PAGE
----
Gears of War

Would produce through his Bluegrass Films banner and develop script along with vidgame company Epic

It’s been a long time coming but the popular third-person shooter videogame “Gears of War” may be getting closer to a film adaptation.

Scott Stuber is coming on to produce and begin developing the script with  videogame’s creator, Epic Games.

The project has yet to attach talent, writer or distributor, although Stuber does have a first look deal with Universal. Both parties will begin taking it out to studios.

Like almost every major game property, “Gears of War” has had a long, tough road towards a film adaptation.

New Line picked up the rights in 2007, tasking Stuart Beattie to adapt the script and Len Wiseman to direct. When creative differences between the studio and Epic could not be reconciled, New Line let the property go and it has since been looking for a new home.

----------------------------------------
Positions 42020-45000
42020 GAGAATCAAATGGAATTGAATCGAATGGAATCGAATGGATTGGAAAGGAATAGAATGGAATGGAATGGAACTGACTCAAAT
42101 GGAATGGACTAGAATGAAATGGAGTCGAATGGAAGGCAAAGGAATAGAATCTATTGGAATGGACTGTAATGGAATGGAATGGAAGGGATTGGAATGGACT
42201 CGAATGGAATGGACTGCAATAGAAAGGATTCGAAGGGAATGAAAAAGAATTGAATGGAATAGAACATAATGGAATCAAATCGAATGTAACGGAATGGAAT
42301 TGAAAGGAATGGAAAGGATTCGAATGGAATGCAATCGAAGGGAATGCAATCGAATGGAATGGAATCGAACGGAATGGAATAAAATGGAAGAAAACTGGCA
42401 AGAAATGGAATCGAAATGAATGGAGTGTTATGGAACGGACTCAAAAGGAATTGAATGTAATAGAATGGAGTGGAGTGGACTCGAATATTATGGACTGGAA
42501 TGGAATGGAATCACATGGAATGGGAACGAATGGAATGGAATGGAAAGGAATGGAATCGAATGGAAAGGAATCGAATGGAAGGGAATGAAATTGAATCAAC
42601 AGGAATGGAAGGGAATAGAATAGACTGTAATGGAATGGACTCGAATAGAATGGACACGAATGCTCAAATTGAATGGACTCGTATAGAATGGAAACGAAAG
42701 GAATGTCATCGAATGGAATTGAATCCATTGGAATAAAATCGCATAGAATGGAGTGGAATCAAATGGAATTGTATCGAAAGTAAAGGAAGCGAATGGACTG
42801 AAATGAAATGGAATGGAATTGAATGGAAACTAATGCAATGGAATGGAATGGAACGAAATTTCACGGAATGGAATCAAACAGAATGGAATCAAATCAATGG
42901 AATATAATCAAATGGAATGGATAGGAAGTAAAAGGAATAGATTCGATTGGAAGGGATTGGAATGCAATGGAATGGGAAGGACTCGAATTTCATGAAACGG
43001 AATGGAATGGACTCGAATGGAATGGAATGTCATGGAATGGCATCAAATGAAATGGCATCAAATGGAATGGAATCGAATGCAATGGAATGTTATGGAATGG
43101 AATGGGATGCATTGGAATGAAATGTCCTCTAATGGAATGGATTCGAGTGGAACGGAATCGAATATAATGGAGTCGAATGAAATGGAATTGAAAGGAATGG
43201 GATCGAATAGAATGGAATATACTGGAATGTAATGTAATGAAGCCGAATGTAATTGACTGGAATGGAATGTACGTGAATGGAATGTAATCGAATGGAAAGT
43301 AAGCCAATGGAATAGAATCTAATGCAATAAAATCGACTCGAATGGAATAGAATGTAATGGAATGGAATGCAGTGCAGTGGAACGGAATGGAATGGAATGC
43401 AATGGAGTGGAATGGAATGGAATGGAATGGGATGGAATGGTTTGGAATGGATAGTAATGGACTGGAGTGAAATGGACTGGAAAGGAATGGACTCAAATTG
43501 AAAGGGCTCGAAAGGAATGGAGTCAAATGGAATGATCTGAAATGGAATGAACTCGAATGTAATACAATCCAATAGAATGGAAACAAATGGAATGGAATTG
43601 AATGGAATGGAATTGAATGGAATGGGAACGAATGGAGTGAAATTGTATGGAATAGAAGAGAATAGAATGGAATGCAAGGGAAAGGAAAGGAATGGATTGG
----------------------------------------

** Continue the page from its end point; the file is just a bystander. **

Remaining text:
Six months ago Epic began taking meetings with producers to decide where the rights would land next. Some of the producers who were interested include Lorenzo di Bonaventura and Chernin Entertainment, who like Stuber, have taken on properties with this kind of epic size in the past.

In recent years, Stuber has balanced producing comedies like “Ted” and “Identity Thief” with action pics like “Safe House” and the upcoming “47 Ronin.” “Gears of War” fits into that tentpole-style action genre.

The videogame story is set on the planet Sera and follows a former P.O.W. who is civilization’s best hope in the fight against the Locust Horde, a race of creatures who emerged from beneath the planet’s surface and are intent on eliminating humankind.

The game was released in 2006 and has since spawned three sequels and sold close to 19million units.

Studios have had a difficult time delivering these videogame adaptations. Bigscreen versions of “Halo” and “Bioshock” failed to come together because of budget reasons and creative differences between the film studio and videogame company.

In many cases, the videogame companies are adamant about having control over the project when rights are sold, and insiders say the reason for meetings taking such a long time may have to do with working out how much control would be allowed on the projects.

Stuber is repped by CAA.

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